The Second Disc

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Archive for April 29th, 2011

More McCartney: “The Family Way” Soundtrack Coming From Varese

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“The directors, the Boulting Brothers, actually approached me, one of them, Roy, and he was interested in some of the music we’ve been writing.  He said, ‘Would you be interested in actually writing something for film?’  I said, ‘Wow, great honour.’  And they’re very good directors, quite famous English directors, so I knew they’d be good and the film would be good, and a very good cast with John Mills and Hayley Mills and Hywell Bennett.  So I said, ‘Yeah, okay!'”  So told Paul McCartney to Michel Laverdiere when recounting the genesis of his soundtrack to the 1966 film The Family Way.

For The Family Way, McCartney composed a central theme to the comedy/drama and George Martin produced and arranged the score, the first time McCartney composed outside of the Lennon/McCartney credit.  Its soundtrack recording makes its American CD debut from Varese Vintage on July 26, following the June 14 release of McCartney and McCartney II, part of the deluxe reissue campaign at Concord/Hear Music.  The original 1967 soundtrack recording to The Family Way begins with McCartney’s theme, “Love in the Open Air,” and contains twelve more (untitled) score cues suited to the onscreen action.  For his composition, McCartney was initially inspired by the sound of brass bands, familiar to his childhood in the North of England.  Under Martin’s direction, the score was recorded at CTS Studios in November 1966.

Varese’s reissue will be mastered from the original mono stereo master tapes, and features one bonus track, “Theme From The Family Way,” as recorded by The Tudor Minstrels for single release.  A previous 2003 release of the soundtrack album (which also contained a 1995 re-recording and 1999 theme variations) on the Disques XXI-21 label is long out-of-print, so Varese’s surprise release of this lost McCartney gem makes a welcome addition to the catalogue!  Hit the jump for the track listing with discographical information!  A pre-order link is not currently available; watch this space! Read the rest of this entry »

Written by Joe Marchese

April 29, 2011 at 16:05

Dusty Springfield’s Lana Sisters Years Compiled By RPM

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At last, the remaining piece of the Dusty Springfield puzzle hits CD.  On May 23, Cherry Red label RPM will reissue the complete recordings of The Lana Sisters, the late-fifties girl group formed by Ris Chantelle, Lynne Abrams and Mary Catherine O’Brien, later to find fame as soul queen Dusty Springfield.  Between 1958 and 1960, The Lana Sisters released seven singles on the U.K.’s Fontana label, all of which are included on RPM’s Chantelly Lace: Complete Singles Plus Bonus Tracks.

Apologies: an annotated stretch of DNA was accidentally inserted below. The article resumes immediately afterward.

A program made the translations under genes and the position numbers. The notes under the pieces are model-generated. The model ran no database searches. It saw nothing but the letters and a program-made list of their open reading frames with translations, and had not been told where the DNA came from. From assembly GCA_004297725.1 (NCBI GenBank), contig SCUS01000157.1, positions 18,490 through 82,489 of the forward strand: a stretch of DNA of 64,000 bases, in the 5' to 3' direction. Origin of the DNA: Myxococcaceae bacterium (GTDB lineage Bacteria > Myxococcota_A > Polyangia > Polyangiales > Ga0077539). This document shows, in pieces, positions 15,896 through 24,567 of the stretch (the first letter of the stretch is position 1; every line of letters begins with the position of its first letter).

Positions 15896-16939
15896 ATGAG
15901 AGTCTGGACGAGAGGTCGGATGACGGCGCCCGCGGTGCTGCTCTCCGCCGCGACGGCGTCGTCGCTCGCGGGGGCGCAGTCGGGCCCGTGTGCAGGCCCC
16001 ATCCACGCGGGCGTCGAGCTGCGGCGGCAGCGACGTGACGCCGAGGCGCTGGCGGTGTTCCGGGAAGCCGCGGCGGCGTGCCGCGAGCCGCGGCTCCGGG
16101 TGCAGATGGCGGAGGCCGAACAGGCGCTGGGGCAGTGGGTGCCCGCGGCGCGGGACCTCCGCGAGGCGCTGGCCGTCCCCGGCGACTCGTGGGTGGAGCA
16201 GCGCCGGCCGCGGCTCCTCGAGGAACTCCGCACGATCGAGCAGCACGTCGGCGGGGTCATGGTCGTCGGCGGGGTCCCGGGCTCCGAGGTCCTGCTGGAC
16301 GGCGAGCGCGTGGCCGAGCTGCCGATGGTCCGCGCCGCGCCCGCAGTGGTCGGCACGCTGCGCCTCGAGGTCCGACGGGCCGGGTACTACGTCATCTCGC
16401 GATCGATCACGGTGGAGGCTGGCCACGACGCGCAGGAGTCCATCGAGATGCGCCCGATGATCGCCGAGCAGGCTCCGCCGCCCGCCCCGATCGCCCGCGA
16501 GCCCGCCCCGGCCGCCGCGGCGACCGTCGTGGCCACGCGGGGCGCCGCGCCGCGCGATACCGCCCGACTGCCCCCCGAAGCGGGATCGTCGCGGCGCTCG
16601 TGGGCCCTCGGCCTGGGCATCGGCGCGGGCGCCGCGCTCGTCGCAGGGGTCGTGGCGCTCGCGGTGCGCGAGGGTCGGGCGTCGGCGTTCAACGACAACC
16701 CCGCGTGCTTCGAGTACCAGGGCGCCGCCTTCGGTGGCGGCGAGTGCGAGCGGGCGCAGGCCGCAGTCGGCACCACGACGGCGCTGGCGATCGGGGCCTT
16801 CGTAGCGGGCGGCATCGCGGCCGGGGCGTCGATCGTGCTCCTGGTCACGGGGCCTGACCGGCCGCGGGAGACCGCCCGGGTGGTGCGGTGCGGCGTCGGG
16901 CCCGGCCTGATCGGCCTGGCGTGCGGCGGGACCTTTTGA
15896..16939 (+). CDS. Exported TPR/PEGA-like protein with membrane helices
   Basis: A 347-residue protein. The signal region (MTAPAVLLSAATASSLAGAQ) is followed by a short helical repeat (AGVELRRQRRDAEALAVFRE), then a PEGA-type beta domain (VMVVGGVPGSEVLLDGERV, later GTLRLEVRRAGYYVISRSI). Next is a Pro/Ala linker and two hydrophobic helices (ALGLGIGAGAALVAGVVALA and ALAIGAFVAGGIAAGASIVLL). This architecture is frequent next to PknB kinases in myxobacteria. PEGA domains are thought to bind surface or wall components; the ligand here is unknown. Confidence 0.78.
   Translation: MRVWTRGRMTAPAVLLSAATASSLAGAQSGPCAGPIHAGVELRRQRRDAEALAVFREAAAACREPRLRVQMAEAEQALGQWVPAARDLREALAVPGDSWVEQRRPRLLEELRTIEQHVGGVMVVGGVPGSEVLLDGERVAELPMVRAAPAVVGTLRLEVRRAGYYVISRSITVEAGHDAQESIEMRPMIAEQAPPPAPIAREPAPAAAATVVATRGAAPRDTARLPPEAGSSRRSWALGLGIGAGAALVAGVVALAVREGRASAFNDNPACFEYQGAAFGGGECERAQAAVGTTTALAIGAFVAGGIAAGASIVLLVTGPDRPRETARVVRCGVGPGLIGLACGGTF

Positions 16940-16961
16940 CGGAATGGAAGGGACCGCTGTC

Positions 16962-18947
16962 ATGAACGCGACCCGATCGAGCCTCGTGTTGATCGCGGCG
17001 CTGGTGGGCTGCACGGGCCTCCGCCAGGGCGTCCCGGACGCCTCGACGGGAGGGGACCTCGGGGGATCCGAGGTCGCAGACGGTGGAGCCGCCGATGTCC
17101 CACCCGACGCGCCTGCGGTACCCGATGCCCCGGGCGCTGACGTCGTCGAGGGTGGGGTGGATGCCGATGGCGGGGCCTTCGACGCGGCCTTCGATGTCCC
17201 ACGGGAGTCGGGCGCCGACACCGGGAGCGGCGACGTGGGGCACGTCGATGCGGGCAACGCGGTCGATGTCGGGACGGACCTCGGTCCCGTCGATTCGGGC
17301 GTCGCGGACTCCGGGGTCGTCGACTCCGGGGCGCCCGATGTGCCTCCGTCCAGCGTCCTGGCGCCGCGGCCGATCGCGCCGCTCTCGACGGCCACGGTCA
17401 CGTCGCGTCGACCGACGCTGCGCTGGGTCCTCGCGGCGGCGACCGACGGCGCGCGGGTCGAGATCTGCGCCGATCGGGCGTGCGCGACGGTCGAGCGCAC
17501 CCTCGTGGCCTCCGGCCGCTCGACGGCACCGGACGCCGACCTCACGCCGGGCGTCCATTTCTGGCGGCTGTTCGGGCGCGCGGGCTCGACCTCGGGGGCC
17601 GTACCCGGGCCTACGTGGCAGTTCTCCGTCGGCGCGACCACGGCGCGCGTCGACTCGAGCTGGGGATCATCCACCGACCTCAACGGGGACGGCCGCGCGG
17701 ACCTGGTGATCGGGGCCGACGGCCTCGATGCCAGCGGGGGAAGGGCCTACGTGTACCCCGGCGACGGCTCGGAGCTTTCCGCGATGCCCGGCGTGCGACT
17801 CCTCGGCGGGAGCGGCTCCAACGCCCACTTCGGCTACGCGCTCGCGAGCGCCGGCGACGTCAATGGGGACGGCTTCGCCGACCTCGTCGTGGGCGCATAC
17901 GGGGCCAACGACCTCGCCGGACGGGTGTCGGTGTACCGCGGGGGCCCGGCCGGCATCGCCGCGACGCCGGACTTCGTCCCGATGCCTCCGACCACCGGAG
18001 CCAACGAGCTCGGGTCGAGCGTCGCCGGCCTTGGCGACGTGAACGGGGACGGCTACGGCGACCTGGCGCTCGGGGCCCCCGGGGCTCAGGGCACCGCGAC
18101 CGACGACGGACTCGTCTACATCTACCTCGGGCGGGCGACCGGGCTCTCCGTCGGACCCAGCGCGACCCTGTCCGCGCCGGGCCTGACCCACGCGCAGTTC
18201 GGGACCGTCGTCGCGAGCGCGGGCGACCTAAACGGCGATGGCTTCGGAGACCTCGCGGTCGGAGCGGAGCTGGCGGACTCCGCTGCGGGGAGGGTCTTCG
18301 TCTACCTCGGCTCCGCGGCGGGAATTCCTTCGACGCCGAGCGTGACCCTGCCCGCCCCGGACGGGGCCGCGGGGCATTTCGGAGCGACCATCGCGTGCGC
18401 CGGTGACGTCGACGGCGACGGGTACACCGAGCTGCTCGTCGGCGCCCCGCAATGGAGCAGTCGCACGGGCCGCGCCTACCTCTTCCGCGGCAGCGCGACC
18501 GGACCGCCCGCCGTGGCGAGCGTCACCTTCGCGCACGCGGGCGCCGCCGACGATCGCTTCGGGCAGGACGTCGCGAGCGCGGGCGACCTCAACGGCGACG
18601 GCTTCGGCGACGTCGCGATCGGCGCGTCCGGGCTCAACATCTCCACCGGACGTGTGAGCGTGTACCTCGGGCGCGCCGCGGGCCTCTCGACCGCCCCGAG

Despite their brief time in the limelight, The Lana Sisters had an impressive CV, touring with Cliff Richard, Adam Faith and famed British comedians Morecambe and Wise.  They were part of Tommy (Half a Sixpence) Steele’s Spectacular Christmas program, and appeared with Faith and his musical director John Barry on the BBC’s Drumbeat.  “Seven Little Girls Sitting in the Back Seat” came close to hit status, and was featured on the Steele program as well as reaching the Top Ten in Ireland.  Still, major success was elusive for The Lana Sisters, and Mary left the group in 1960 to join her brother Dion O’Brien and his friend Tim Field to form folk-pop trio The Springfields.  Dion became Tom Springfield, Mary became Dusty, and the rest became history!  (RPM has previously anthologized The Springfields’ career as RETROCD820, On an Island of Dreams: The Complete Philips U.K. Recordings, which is well worth seeking out for those interested in Dusty’s formative style.)  While with The Springfields, Dusty met producer Johnny Franz of Philips, who would play a pivotal role in her solo years.

RPM rounds out its Lana Sisters anthology with choice bonus material.  Both sides of five 1965-1966 singles by The Chantelles are included; Ris Chantelle formed the group with Sandra Orr and Jay Adams after the break-up of The Lana Sisters.  They were introduced in the film Dateline Diamonds, sharing the screen with Kiki Dee!  “London Is My Home Town” became a favorite thanks to Radio London, and “There’s Something About You” is a Northern Soul classic today.  “I Want That Boy” bears the production influence of Phil Spector.  The final two tracks are performances by Nola York, a later member of The Chantelles who also enjoyed some success in the West End theatre scene.

Hit the jump for the complete track listing, pre-order link and discographical annotation. Read the rest of this entry »

Written by Joe Marchese

April 29, 2011 at 10:37